Dear Internet: I Want My Life Back

cell-phone-2-1525544-1280x960Periodically, I decide I need to break up with the Internet.

It usually comes after a week fraught with huge blowups among my circle: meltdowns and high drama, like the exposure of a catfisher or outrage over someone/something that is Absolutely Wrong.

More and more these days, it comes as a result of feeling overwhelmed and anxious about the future of my country and the planet as a whole, especially when we’re constantly bombarded with images and messages that tell us to be afraid, be very afraid.

As Internet Addictions go, I don’t think my case is too bad (though isn’t that what all addicts say?). Sure, my boyfriend jokes about how I reach for my cell phone first thing in the morning, but that’s about a morning ritual of checking messages and my Twitter feed that allows me to spend another ten minutes or so in bed before I have to get up. No, really.

I don’t have Facebook on my phone. I don’t have a tablet. With the exception of Twitter, I don’t check any of my social media platforms on my phone–that waits until I’m seated at the computer.

But I do spend hours every day at the computer, circling social media sites looking for something interesting to read or start a conversation. I get online to ‘catch up’ and ‘unwind’ and the next thing I know, I’ve wasted most of the evening. Would I have been more productive if I’d stayed offline? Hard to say. Probably. But most days I’m so fried when I get home that faffling around on the internet is about all I’m good for.

Earlier in the week, I read this post by social media guru, Kristen Lamb. She talks about the fine balance between maintaining a social media presence online and losing five hours of your life to LOL cat videos. She has some good things to say about the way mindless tech use can kill your muse (not to mention your life in general). I read the post, nodding along, knowing I needed to institute some of the same measures mentioned. My friend Shira Anthony calls her tactics “Ninja Facebooking”, which is to log in, share some information, comment on a few posts, and get out again before the time sink effect kicks in. It’s a smart way of handling things, I think. By the way, she’s got a great new release upcoming up that’s available for pre-order now–Take Two from Dreamspinner Press. You should check it out.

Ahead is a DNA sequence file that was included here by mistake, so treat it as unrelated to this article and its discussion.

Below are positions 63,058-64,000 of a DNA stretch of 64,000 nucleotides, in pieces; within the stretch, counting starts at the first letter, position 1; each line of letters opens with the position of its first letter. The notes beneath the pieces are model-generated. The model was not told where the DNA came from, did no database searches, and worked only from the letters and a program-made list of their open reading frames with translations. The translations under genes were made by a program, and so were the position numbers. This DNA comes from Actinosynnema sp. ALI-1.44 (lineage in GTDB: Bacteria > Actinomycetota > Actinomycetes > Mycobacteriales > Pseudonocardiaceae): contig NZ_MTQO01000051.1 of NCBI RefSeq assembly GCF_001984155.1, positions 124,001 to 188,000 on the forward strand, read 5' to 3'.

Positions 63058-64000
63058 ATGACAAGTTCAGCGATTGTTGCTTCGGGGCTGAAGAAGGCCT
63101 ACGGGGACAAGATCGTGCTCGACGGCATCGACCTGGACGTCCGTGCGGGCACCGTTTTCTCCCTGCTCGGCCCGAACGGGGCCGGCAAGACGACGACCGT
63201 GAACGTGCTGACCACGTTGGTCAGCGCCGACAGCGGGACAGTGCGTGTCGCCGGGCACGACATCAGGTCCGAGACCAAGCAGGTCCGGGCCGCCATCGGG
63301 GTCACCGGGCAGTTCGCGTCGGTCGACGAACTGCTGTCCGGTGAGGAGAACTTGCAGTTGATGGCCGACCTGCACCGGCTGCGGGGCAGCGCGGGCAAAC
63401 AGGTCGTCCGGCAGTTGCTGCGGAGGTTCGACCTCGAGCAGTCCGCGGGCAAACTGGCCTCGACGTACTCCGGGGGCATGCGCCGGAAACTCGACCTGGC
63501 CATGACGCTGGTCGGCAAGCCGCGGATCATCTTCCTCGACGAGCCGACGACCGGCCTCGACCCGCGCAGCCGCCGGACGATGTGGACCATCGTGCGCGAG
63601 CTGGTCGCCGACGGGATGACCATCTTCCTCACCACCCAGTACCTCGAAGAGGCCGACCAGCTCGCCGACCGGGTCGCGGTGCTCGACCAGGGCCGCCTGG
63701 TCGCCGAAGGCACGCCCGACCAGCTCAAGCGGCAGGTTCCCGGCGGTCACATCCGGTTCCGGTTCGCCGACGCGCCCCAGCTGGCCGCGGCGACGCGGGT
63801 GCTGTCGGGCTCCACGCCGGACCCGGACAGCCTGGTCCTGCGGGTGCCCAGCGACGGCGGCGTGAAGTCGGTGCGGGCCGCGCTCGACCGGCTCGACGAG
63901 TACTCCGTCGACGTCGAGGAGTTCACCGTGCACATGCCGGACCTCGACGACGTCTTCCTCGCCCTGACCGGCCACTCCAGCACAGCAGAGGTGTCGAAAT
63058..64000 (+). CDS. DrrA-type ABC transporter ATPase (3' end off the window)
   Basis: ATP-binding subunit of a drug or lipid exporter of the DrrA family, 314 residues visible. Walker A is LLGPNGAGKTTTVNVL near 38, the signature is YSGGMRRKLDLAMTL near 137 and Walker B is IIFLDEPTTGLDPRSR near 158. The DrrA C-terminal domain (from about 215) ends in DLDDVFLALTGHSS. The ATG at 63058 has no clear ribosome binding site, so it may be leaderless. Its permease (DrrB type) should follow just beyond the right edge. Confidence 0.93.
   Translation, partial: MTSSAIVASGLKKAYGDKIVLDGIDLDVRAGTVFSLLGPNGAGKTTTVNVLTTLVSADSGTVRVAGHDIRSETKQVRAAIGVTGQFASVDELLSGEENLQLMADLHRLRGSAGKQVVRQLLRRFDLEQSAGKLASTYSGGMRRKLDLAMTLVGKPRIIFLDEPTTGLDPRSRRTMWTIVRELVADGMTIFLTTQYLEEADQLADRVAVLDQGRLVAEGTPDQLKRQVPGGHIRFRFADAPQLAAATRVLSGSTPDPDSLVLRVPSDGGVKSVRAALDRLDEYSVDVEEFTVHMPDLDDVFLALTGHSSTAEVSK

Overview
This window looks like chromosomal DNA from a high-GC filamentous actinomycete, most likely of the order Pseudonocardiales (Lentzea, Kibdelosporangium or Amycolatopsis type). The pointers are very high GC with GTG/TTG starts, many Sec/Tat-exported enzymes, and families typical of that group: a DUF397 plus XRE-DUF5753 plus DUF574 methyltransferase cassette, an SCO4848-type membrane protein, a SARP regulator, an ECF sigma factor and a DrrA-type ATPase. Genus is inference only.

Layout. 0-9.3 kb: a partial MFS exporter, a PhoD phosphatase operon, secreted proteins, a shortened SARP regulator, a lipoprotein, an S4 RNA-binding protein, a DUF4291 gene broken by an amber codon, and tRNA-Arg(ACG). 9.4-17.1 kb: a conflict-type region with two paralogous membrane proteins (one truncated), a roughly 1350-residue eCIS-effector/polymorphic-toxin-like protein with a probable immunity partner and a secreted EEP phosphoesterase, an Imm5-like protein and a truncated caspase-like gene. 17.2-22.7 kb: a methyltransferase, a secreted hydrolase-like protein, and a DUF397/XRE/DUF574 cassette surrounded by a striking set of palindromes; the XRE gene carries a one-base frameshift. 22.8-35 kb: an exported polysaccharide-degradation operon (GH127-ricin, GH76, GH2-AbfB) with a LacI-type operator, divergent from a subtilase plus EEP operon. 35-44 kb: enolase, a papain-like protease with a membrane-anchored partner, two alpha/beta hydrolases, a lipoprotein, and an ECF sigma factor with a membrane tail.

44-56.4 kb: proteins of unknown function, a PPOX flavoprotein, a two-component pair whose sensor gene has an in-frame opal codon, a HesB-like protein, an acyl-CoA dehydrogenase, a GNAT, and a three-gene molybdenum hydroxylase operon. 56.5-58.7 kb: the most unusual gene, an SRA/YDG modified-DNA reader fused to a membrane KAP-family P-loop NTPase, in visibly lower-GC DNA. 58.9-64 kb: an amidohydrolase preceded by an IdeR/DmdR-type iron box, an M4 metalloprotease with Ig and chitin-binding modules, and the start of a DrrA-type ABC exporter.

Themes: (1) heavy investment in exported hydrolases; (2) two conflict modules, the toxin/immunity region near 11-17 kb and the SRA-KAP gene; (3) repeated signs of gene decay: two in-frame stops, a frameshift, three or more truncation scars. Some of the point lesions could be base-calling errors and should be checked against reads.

Pokemon HoundsYesterday, while I was out with the dogs for a short run, I almost walked into a couple coming from the opposite direction. I looked up just in time before my muddy dogs and I plowed into them and I was horribly embarrassed that I hadn’t been paying attention. Why had I been so oblivious? Because I’d opened a game on my phone (ostensibly with the purpose of deleting it, only I started playing it instead) and I wasn’t even aware of their approach until it had almost become a social disaster.

Lately, I’ve been noticing just how much time I spend answering emails, sharing posts and tweets, and participating in online conversations… and I seriously believe that I do this far less than the average person. I’ve been noticing how much of the evening is devoted to sitting on the couch beside the boyfriend while we both tickety-tap away on our devices–me on Facebook or Live Journal, and him on Reddit or playing games. Just the other day, I met a man with a toddler who had very little verbal skills, but he was a demon on the smartphone. His little fingers flew over the screen, scrolling through images until he found the video he wanted to watch. The kid probably knew how to work his father’s smartphone better than I know how to use mine. Is this a good thing or a bad thing? I don’t know. Perhaps it is a matter of trading one skill set for another, exchanging one form of learning for a new one. However, I can’t help but wonder about the scores of young adults I know with crippling social anxiety, and whether the willingness of the younger generation to put every aspect of their lives online for public scrutiny has anything to do with that.